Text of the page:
Bush's Public Lands Legacy Is A Sad Sight To Behold
MOUNT HOOD, Ore. -- Most Americans don't own a summer home on Cape Cod, or a McMansion in the Rockies, but they have this birthright: an area more than four times the size of France. If you're a citizen, you own it -- about 565 million acres.
The deed on a big part of this public land inheritance dates to a pair of Republican class warriors from a hundred years ago: President Theodore Roosevelt and Gifford Pinchot, first chief of the Forest Service.
Both were rich. Both were well educated. Both were headstrong and quirky. Pinchot slept on a wooden pillow and had his valet wake him with ice water to the face. Teddy and G.P., as they were known, sometimes wrestled with each other, or swam naked in the Potomac.
In establishing the people's estate, they fought Gilded Age titans -- railroads, timber barons, mine owners -- and their enablers in the Senate. And make no mistake: Those acts may have been cast as the founding deeds of the environmental movement, but they were as much about class as conservation.
Pinchot had studied forestry in France, where a peasant couldn't make a campfire without being subject to penalties. In England, he had seen how the lords of privilege had their way over the outdoors. In the United States, he and T.R. envisioned the ultimate expression of Progressive-era values: a place where a tired factory hand could be renewed -- lord for a day.
"In the national forests, big money was not king," wrote Pinchot. The Forest Service was beloved, he said, because "it stood up for the honest small man and fought the predatory big man as no government bureau had done before."
A century later, I drove through the Gifford Pinchot National Forest on my way to climb Mount Hood, and found the place in tatters. Roads are closed, or in disrepair. Trails are washed out. The campgrounds, those that are open, are frayed and unkempt. It looks like the forestry equivalent of a neighborhood crack house.
In the Pinchot woods, you see the George W. Bush public lands legacy. If you want to drill, or cut trees, or open a gas line -- the place is yours. Most everything else has been trashed or left to bleed to death.
Remember the scene from "It's a Wonderful Life," when Jimmy Stewart's character sees what would happen to Bedford Falls if the richest man in town took over? All those honky-tonks, strip joints and tenement dwellings in Pottersville?
If Roosevelt roamed the West today, he'd find some of the same thing in the land he entrusted to future presidents. The national wildlife system, started by T.R., has been emasculated. President Bush has systematically pared the budget to the point where, this year, more than 200 refuges could be without any staff at all.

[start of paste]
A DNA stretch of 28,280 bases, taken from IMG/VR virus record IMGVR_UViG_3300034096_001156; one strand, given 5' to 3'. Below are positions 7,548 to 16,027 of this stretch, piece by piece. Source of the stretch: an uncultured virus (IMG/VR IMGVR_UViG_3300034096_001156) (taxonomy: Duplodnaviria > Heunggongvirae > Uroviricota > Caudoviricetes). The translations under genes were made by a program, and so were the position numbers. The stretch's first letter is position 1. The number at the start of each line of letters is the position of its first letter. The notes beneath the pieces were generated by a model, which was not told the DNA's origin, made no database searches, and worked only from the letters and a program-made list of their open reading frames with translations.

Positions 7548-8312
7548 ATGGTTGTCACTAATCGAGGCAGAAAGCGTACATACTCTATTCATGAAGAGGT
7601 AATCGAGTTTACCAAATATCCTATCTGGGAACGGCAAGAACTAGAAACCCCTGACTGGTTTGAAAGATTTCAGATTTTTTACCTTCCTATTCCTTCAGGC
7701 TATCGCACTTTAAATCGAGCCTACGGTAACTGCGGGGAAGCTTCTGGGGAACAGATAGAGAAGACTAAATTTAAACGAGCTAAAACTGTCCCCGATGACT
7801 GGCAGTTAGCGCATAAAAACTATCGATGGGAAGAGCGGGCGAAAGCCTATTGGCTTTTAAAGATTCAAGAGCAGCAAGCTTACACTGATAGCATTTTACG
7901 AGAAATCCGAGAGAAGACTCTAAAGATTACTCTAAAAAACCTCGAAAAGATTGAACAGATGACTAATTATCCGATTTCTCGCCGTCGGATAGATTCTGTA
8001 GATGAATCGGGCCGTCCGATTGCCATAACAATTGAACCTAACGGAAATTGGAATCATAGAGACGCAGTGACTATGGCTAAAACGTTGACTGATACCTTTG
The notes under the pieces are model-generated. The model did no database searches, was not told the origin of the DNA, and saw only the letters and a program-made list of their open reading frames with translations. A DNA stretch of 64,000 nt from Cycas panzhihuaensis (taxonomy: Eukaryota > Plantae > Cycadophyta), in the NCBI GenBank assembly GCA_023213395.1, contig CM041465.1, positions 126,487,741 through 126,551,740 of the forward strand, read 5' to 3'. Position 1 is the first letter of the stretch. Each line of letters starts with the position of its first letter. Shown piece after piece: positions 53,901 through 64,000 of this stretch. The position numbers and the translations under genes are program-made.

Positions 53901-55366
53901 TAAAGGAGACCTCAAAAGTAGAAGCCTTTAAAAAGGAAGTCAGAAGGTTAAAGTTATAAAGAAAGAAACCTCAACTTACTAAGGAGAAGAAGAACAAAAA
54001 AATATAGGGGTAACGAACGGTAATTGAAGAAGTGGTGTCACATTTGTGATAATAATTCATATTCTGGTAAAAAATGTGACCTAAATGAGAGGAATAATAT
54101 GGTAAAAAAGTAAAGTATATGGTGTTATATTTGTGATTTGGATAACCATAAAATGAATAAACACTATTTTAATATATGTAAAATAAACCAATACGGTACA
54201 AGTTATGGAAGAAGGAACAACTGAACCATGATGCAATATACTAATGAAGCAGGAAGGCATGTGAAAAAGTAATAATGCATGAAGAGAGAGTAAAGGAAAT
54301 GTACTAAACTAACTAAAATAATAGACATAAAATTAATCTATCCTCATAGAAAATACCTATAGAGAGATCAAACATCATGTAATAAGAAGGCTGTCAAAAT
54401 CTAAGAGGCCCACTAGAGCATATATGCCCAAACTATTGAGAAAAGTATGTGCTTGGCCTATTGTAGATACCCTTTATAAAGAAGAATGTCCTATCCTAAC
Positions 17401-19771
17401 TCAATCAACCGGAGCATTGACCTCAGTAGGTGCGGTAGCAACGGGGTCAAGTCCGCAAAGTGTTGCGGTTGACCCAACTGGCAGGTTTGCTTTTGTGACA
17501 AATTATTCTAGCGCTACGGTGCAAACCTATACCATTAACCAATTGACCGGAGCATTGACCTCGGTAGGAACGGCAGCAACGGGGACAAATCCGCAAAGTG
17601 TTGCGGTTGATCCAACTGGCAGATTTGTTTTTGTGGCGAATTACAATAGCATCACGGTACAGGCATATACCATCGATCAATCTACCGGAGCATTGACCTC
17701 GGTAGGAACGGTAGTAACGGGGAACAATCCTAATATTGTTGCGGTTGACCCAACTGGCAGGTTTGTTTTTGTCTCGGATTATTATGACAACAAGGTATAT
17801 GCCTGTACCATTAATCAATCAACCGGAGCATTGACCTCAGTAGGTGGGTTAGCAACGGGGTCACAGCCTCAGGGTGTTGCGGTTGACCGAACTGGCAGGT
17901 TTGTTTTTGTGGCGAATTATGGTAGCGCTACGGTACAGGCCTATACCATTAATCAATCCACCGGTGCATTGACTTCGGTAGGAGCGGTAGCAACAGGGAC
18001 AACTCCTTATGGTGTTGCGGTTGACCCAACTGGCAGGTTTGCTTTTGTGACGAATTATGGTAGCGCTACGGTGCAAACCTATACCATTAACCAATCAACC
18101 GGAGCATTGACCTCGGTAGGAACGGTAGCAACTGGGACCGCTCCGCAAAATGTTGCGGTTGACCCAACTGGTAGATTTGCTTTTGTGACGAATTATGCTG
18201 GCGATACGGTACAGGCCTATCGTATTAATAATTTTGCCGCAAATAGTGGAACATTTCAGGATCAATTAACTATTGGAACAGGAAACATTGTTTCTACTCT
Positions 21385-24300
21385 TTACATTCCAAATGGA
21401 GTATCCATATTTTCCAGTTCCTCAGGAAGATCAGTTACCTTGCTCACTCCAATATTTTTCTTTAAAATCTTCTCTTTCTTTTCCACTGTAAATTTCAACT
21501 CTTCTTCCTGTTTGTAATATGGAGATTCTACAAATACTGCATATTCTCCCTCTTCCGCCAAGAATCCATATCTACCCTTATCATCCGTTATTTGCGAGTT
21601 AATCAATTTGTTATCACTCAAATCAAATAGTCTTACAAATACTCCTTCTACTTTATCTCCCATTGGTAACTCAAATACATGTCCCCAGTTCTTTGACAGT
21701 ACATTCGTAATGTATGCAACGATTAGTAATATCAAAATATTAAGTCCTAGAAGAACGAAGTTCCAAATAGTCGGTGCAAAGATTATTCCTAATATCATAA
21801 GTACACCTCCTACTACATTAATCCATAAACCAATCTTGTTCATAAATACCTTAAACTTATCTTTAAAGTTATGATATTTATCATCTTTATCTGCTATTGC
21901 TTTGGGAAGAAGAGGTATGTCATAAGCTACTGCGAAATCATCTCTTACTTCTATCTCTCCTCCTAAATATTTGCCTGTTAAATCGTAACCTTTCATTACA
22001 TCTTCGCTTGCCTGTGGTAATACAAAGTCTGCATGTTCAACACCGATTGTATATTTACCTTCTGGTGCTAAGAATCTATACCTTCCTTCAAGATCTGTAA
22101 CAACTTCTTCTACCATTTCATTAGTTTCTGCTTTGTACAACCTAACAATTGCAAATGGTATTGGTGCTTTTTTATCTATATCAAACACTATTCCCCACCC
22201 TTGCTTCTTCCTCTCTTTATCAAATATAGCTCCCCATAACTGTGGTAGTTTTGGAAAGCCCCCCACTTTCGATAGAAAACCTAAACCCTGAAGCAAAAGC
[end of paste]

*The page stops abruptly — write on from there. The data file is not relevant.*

The Bureau of Land Management, which oversees some of the finest open range, desert canyons and high-alpine valleys in the world, was told early on in the Bush years to make drilling for oil and gas their top priority. A demoralized staff has followed through, but many describe their jobs the way a cowboy talks about having to shoot his horse.
In Colorado, the bureau just gave the green light to industrial development on the aspen-forested high mountain paradise called the Roan Plateau. In typical fashion, the administration made a charade of listening to the public about what to do with the land. More than 75,000 people wrote them -- 98 percent opposed to drilling.
For most of the Bush years, the Interior Department was nominally run by a Stepford secretary, Gale Norton, while industry insiders such as J. Steven Griles -- the former coal lobbyist who pleaded guilty this year to obstruction of justice -- ran the department.
Same in the Forest Service, where an ex-timber industry insider, Mark Rey, guides administration policy.
They don't take care of those lands because they see them as one thing: a cash-out. Thus, in Bush's budget proposal this year, he guts the Forest Service budget yet again, while floating the idea of selling thousands of acres to the highest bidder. The administration says it wants more money for national parks. But the parks are $10 billion behind on needed repairs; the proposal is a pittance.
Roosevelt had his place on Oyster Bay. Pinchot had a family estate in Pennsylvania. Bush has the ranch in Crawford. Only one of them has never been able to see beyond the front porch.
Timothy Egan, a former Seattle correspondent for The New York Times and the author of "The Worst Hard Time," is a guest columnist.
© The Seattle Post-Intelligencer